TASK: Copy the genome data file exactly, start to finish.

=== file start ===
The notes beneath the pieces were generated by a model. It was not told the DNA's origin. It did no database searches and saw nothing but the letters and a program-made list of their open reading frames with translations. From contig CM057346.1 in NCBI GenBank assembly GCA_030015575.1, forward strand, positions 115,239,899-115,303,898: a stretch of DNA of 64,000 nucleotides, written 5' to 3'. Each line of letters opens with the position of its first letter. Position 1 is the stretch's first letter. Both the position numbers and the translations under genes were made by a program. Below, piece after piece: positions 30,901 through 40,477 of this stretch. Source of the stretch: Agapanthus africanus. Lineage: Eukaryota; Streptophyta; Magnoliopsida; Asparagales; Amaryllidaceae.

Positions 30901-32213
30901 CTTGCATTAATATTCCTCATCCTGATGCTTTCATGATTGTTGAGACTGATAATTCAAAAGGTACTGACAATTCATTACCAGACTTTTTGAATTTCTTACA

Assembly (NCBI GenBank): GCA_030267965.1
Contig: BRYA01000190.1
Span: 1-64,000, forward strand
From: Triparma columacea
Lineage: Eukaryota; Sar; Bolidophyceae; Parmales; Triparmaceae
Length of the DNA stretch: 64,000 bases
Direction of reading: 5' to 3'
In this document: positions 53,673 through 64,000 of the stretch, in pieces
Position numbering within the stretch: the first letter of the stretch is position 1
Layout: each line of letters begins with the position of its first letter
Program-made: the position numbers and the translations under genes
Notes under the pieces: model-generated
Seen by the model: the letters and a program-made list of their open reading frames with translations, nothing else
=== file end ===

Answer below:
The notes beneath the pieces were generated by a model. It was not told the DNA's origin. It did no database searches and saw nothing but the letters and a program-made list of their open reading frames with translations. From contig CM057346.1 in NCBI GenBank assembly GCA_030015575.1, forward strand, positions 115,239,899-115,303,898: a stretch of DNA of 64,000 nucleotides, written 5' to 3'. Each line of letters opens with the position of its first letter. Position 1 is the stretch's first letter. Both the position numbers and the translations under genes were made by a program. Below, piece after piece: positions 30,901 through 40,477 of this stretch. Source of the stretch: Agapanthus africanus. Lineage: Eukaryota; Streptophyta; Magnoliopsida; Asparagales; Amaryllidaceae.

Positions 30901-32213
30901 CTTGCATTAATATTCCTCATCCTGATGCTTTCATGATTGTTGAGACTGATAATTCAAAAGGTACTGACAATTCATTACCAGACTTTTTGAATTTCTTACA

Assembly (NCBI GenBank): GCA_030267965.1
Contig: BRYA01000190.1
Span: 1-64,000, forward strand
From: Triparma columacea
Lineage: Eukaryota; Sar; Bolidophyceae; Parmales; Triparmaceae
Length of the DNA stretch: 64,000 bases
Direction of reading: 5' to 3'
In this document: positions 53,673 through 64,000 of the stretch, in pieces
Position numbering within the stretch: the first letter of the stretch is position 1
Layout: each line of letters begins with the position of its first letter
Program-made: the position numbers and the translations under genes
Notes under the pieces: model-generated
Seen by the model: the letters and a program-made list of their open reading frames with translations, nothing else